Saturday, November 21, 2009

Winterization (yes, it’s for horses, too)

What do we mean by “Winterizing” your horse (or where your horse lives)? Very simply put, making sure your horse will get through the cold and blustery Wintertime without incident.

One of the first things you want to be sure you do is to secure a water source that won’t freeze up when temperatures dip way down. We actually ran into this problem a few years ago and it was miserable having to haul buckets of warmer water from the house down to dozens of horses! That was not an enjoyable experience, especially considering the air temp outside was in the teens. Yes, it was bad.

Making sure all water pipes are at least a foot or two underground (minimum!) and all exposed PVC pipe is insulated can be a life saver. Some hardware stores also sell a “heat tape” sort of a product that you can wrap around the pipes which, after plugging it in, will help keep them from freezing. But one thing we ran into during our big freeze mentioned above was automatic waterers in the barns freezing in the basins and up into the pipes, so you want to make sure you have barrels or buckets available during those times if you live in an area where it gets cold enough to freeze water lines.

Also, with your water hoses, I recommend pulling them out straight before you retire for the night, because frozen hoses are near to impossible to uncoil until later in the day when the sun warms them, if it shows up at all. Another suggestion is to unhook each hose from it’s faucet connection and drain water that can freeze overnight out of the hose.

As long as you water all the horses in the later afternoon when all should be thawed, you won’t necessarily have to worry about them going without, but these tips will help you be on the safe side. Like our local water company says -- Water Is Life!

Next, you want to make sure your feed is stored where rainwater or snow won’t be an issue leading to mold. Depending on how many horses you’re feeding, you may not necessarily have large quantities of hay and other feeds to keep dry and edible for any length of time (unless you like to bring in a load of feed that will last you more than a few weeks at a time), but you still want to keep your supply from spoiling, which can cause sick horses, and we ALL want to avoid that.

If you feed hay, that hay can get a little damp and be safely fed to horses as long as it doesn’t sit long enough to grow nasty disgusting mold, but by that I mean within 12-24 hours of getting wet. A lot of feed stores or hay brokers will allow hay to get damp while sitting being stored while they wait for customers to purchase it, so one of my guidelines in the Winter or wet weather is to put my dealers on notice that if I find any mold in my feed supply, I WILL be returning it for replacement or a refund. The last thing I need is a horse to become ill because it consumed moldy, dusty hay!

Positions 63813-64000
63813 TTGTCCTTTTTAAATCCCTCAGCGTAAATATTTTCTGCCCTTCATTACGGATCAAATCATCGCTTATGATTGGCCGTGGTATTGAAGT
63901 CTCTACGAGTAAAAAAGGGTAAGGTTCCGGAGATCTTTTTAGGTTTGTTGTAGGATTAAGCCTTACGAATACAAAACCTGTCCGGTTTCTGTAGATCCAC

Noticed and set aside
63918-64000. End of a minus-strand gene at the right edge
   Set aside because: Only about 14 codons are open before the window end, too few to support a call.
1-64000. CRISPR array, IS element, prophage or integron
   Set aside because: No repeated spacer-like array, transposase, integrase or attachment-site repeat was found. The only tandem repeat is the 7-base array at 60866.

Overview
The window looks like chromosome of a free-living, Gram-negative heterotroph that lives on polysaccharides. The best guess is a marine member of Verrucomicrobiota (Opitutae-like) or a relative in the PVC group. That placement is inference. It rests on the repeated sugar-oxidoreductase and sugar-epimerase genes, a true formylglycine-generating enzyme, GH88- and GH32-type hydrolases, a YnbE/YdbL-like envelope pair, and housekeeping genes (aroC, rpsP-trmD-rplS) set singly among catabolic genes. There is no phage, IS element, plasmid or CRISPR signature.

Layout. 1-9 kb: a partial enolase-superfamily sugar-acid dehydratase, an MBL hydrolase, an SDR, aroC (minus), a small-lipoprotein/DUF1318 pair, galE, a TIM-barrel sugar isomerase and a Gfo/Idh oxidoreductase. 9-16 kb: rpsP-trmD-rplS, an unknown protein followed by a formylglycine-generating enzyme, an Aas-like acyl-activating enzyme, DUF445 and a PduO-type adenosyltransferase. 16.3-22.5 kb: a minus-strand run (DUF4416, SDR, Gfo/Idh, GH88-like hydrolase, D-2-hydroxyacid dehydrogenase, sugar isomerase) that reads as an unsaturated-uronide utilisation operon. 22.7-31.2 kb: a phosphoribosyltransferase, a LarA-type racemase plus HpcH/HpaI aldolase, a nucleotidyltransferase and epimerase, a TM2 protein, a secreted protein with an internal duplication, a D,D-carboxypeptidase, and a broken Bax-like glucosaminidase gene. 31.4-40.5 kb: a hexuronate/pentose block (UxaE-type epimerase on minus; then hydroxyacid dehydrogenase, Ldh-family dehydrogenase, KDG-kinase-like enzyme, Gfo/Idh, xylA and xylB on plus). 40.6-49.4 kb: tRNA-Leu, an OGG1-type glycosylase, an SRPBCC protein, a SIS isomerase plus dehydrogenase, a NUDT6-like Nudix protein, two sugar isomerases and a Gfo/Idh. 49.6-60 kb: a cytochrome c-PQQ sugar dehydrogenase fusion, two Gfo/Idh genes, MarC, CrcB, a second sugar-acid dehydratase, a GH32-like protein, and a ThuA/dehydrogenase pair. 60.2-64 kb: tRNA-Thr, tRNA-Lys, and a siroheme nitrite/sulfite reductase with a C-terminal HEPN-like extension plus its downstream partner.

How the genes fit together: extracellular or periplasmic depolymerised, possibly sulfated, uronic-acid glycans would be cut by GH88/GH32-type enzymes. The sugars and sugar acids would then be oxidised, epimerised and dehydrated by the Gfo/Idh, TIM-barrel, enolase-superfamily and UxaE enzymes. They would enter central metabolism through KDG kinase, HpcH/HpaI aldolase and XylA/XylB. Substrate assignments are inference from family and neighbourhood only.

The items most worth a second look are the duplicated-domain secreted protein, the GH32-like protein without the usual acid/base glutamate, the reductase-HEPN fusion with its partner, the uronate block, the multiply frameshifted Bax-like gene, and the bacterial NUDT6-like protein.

The same goes for bagged feed, be sure to keep them out of the moisture. Many feed companies have gone to plastic bags from the old standby paper, which has helped, however they can tend to lead to more problems if they do happen to get wet, because that plastic can trap the moisture inside.

Now we come to the horses themselves, and I realize that many folks do not have access to a nice, warm and cozy barn for their horses to live in. Yes, I’ve been there, too and had to cope with it. You can start by making certain you have well fitting insulated blankets for the inclement weather.

I covered blanketing as it's own topic not long ago, but I'm repeating some of that here for those who missed it. My rule of thumb for blanketing horses in the Winter is actually quite simple. Horses grow that woolly coat for a reason. They can regulate their temperatures just fine without our intervention as long as they stay dry. It’s when we begin messing with Mother Nature (as in body clipping) or if they do not have access to decent shelter that we get into trouble, because too much rain or snow will soak through the coat to the skin. Also, some horses just prefer to stand outside, uncovered, in the rain, which frankly I have never understood!

If I body shave a horse for showing purposes, we blanket in layers with a lycra hood and day sheet under a heavier hood and blanket. That goes without saying. For the horses who will spend the Winter au naturel, unless they will for sure be exposed to the elements, I don’t bother blanketing either. But if they are outside where they can get soaked, they’re going to be wearing their jammies until the threat of storms passes.

Also, for my frail oldtimers, especially if they do not have somewhere they can go to get out of the frozen wind, sleet, driving rain or snow, I will blanket them if it gets under 40 degrees at night. They usually don’t wear those blankets during the day, however, unless temperatures just do not warm up (and this can be gauged on a day-to-day basis).

If you do choose to start regularly blanketing your horses when the temps dip, just keep in mind that it’s got to be a regular routine and you can’t just blow it off because you don’t feel like removing the blankets one day or don’t want to go out and blanket your horses after a particularly tiring day. They’re counting on you, so don’t let them down!


No comments:

Post a Comment

Blog comments are moderated ~ Please be patient!
Your comments will appear as soon as possible! :)